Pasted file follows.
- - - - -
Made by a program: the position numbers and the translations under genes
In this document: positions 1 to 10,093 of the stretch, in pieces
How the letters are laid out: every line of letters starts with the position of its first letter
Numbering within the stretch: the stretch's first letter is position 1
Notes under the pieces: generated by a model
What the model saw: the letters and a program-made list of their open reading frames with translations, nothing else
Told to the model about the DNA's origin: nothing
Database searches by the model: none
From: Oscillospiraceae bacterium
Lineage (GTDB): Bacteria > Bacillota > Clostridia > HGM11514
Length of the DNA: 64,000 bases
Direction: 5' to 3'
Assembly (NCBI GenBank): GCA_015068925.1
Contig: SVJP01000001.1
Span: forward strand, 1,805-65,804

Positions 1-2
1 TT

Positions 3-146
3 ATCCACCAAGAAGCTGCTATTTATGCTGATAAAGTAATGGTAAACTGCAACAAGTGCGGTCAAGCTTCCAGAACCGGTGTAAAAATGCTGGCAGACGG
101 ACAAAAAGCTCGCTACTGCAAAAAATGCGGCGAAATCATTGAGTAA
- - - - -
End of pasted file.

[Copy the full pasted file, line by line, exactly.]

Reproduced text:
Made by a program: the position numbers and the translations under genes
In this document: positions 1 to 10,093 of the stretch, in pieces
How the letters are laid out: every line of letters starts with the position of its first letter
Numbering within the stretch: the stretch's first letter is position 1
Notes under the pieces: generated by a model
What the model saw: the letters and a program-made list of their open reading frames with translations, nothing else
Told to the model about the DNA's origin: nothing
Database searches by the model: none
From: Oscillospiraceae bacterium
Lineage (GTDB): Bacteria > Bacillota > Clostridia > HGM11514
Length of the DNA: 64,000 bases
Direction: 5' to 3'
Assembly (NCBI GenBank): GCA_015068925.1
Contig: SVJP01000001.1
Span: forward strand, 1,805-65,804

Positions 1-2
1 TT

Positions 3-146
3 ATCCACCAAGAAGCTGCTATTTATGCTGATAAAGTAATGGTAAACTGCAACAAGTGCGGTCAAGCTTCCAGAACCGGTGTAAAAATGCTGGCAGACGG
101 ACAAAAAGCTCGCTACTGCAAAAAATGCGGCGAAATCATTGAGTAA